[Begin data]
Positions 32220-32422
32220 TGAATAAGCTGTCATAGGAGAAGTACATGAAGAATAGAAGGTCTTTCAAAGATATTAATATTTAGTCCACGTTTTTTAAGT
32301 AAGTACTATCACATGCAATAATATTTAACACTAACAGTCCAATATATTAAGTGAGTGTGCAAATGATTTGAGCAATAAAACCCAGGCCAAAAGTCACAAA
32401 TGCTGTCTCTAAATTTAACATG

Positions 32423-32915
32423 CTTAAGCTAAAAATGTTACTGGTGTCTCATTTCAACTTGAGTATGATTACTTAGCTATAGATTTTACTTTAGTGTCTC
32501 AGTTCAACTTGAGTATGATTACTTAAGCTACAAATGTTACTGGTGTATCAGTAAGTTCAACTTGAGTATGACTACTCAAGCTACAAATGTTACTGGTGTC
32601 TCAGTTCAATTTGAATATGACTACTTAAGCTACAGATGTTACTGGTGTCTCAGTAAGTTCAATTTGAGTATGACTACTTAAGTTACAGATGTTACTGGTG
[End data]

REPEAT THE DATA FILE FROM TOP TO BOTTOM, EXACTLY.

Positions 32220-32422
32220 TGAATAAGCTGTCATAGGAGAAGTACATGAAGAATAGAAGGTCTTTCAAAGATATTAATATTTAGTCCACGTTTTTTAAGT
32301 AAGTACTATCACATGCAATAATATTTAACACTAACAGTCCAATATATTAAGTGAGTGTGCAAATGATTTGAGCAATAAAACCCAGGCCAAAAGTCACAAA
32401 TGCTGTCTCTAAATTTAACATG

Positions 32423-32915
32423 CTTAAGCTAAAAATGTTACTGGTGTCTCATTTCAACTTGAGTATGATTACTTAGCTATAGATTTTACTTTAGTGTCTC
32501 AGTTCAACTTGAGTATGATTACTTAAGCTACAAATGTTACTGGTGTATCAGTAAGTTCAACTTGAGTATGACTACTCAAGCTACAAATGTTACTGGTGTC
32601 TCAGTTCAATTTGAATATGACTACTTAAGCTACAGATGTTACTGGTGTCTCAGTAAGTTCAATTTGAGTATGACTACTTAAGTTACAGATGTTACTGGTG